Entrepreneurs seek fewer constraints
The head of a group of China’s most powerful business leaders called on Prime Minister Justin Trudeau to open Canada’s trade and investment doors even wider.
Ma Weihua, the president of the CEC, told The Canadian Press that the entrepreneurs had urged Trudeau to ease what they see as rigid rules that hold back Chinese investors.
Members of the China Entrepreneur Club (CEC) — often referred to as the billionaires club — met with the prime minister on Tuesday for the second time in less than two months.
“Trudeau himself expressed very clearly to support the business collaborations in the two countries,” Ma said as club members attended a business luncheon hosted by Invest Ottawa, the second day on the group’s eight-day Canadian tour covering Montreal, Ottawa, Toronto and Vancouver.
The group encouraged Trudeau to create “more favourable conditions” on government approval procedures and to open up more sectors to investment by Chinese companies.
“Our primary purpose this time is to build the bridge, build those connections with our counterparts here in Canada,” Ma said.
He said the group wants to create a “win-win situation” for both countries by helping combine China’s vast market and capital with Canada’s wealth of human talent and cutting-edge technologies.
“China has a huge market with unlimited potential; Canadian business should seize the opportunity to engage with China’s market,” said Andre Desmarais, deputy chairman, president and co-CEO of Power Corp in Montreal, who joined the meeting on Tuesday.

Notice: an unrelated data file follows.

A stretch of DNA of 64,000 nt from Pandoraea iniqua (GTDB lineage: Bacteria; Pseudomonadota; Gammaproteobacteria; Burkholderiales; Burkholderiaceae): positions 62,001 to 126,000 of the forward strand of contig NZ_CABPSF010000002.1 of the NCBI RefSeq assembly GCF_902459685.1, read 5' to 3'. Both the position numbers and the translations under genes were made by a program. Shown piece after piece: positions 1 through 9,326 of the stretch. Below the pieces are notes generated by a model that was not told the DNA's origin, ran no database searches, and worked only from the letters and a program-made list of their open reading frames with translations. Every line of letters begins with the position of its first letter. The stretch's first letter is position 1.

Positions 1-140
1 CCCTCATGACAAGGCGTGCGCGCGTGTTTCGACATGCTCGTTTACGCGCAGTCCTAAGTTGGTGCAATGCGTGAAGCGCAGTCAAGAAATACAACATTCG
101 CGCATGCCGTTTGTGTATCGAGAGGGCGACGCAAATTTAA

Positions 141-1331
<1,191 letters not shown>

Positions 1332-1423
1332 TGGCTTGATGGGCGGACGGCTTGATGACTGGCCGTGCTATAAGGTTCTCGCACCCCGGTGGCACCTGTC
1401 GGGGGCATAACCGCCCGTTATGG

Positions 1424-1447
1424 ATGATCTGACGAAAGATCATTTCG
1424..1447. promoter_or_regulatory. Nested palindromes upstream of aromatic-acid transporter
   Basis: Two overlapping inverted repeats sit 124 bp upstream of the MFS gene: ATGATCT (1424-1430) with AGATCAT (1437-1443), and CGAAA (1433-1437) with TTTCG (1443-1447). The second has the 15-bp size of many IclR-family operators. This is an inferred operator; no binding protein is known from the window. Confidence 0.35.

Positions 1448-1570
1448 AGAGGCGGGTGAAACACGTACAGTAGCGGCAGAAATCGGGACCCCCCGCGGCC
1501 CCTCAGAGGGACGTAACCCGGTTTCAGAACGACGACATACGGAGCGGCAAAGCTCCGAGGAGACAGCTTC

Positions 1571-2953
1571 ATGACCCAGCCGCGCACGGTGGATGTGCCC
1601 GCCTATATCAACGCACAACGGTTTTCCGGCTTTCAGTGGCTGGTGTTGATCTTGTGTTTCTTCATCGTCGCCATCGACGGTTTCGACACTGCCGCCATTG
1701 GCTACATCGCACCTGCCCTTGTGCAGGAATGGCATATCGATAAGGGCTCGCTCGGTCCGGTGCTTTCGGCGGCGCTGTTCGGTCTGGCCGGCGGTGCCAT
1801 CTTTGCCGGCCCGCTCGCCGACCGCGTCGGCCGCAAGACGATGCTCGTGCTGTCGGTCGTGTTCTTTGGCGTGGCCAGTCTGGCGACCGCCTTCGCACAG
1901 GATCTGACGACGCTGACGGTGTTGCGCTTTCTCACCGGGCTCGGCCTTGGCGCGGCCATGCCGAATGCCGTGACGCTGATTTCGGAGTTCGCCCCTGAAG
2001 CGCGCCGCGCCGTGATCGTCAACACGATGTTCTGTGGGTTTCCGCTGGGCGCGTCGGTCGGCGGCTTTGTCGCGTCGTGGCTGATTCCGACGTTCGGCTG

Club member Xu Jinghong, chairman of Tsinghua Holdings, said that his investment firm sees great technological opportunities in Canada, thanks in large part to the country’s strong educational system.
He said his company, which has partnered with Simon Fraser University on a clean-tech innovation centre, is primarily interested in scientific innovation and research and development, including life sciences, environmental and smart technologies.
The club also expressed concern about British Columbia’s new 15 percent real estate tax on foreign investors aimed at the sizzling Vancouver housing market.
Our primary purpose this time is to build the bridge, build those connections with our counterparts here in Canada.”
“Although the 15 percent tax brings inconvenience to overseas buyers, I plan to invest in Canada to build residential property in the next two to three years, especially for the Chinese buyers,” Frank Wu, one of China’s top real estate moguls, said on Monday in Montreal.
The tour is taking place only a few weeks after an exchange of high-level official visits — Trudeau’s recent trip to China, followed by Chinese Premier Li Keqiang’s visit to Canada.
The travelling members met with Trudeau north of Ottawa, near Quebec’s Meech Lake on Tuesday.
Trudeau has shown more willingness to do business with the world’s second-biggest economy than the previous Conservative government — he’s even committed to launching exploratory freetrade talks.
With an objective of bolstering public diplomacy for the Chinese private sector, the club members, made up of 50 top Chinese firms with a combined annual gross income of $585 billion, planned many high-level meetings with Canada’s business and political elite.
Canada is the ninth destination country for the club’s annual visits, following successful trips to the United States, UK, France, Belgium, Australia, Singapore, Germany and Italy.